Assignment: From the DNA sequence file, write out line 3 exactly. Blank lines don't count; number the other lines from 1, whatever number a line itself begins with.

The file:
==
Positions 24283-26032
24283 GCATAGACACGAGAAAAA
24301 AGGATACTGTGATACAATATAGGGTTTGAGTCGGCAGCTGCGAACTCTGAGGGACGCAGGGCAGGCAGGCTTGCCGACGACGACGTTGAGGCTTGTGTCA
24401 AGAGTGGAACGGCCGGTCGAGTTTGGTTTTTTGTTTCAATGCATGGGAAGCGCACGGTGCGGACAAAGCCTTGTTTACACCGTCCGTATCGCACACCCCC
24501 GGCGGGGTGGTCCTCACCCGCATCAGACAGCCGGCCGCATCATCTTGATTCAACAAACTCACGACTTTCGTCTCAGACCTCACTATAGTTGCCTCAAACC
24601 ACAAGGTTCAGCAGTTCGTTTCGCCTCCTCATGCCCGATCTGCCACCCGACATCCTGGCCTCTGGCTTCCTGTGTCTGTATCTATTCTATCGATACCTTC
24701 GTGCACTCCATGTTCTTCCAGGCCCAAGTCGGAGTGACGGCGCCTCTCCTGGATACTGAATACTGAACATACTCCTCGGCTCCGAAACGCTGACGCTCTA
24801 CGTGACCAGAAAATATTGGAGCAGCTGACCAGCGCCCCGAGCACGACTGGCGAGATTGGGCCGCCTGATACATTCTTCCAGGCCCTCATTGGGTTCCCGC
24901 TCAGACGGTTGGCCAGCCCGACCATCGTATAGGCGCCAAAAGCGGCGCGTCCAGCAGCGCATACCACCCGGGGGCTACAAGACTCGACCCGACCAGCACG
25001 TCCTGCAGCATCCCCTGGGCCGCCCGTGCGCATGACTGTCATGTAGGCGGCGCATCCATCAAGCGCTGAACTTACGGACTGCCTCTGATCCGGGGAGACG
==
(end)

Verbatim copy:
24301 AGGATACTGTGATACAATATAGGGTTTGAGTCGGCAGCTGCGAACTCTGAGGGACGCAGGGCAGGCAGGCTTGCCGACGACGACGTTGAGGCTTGTGTCA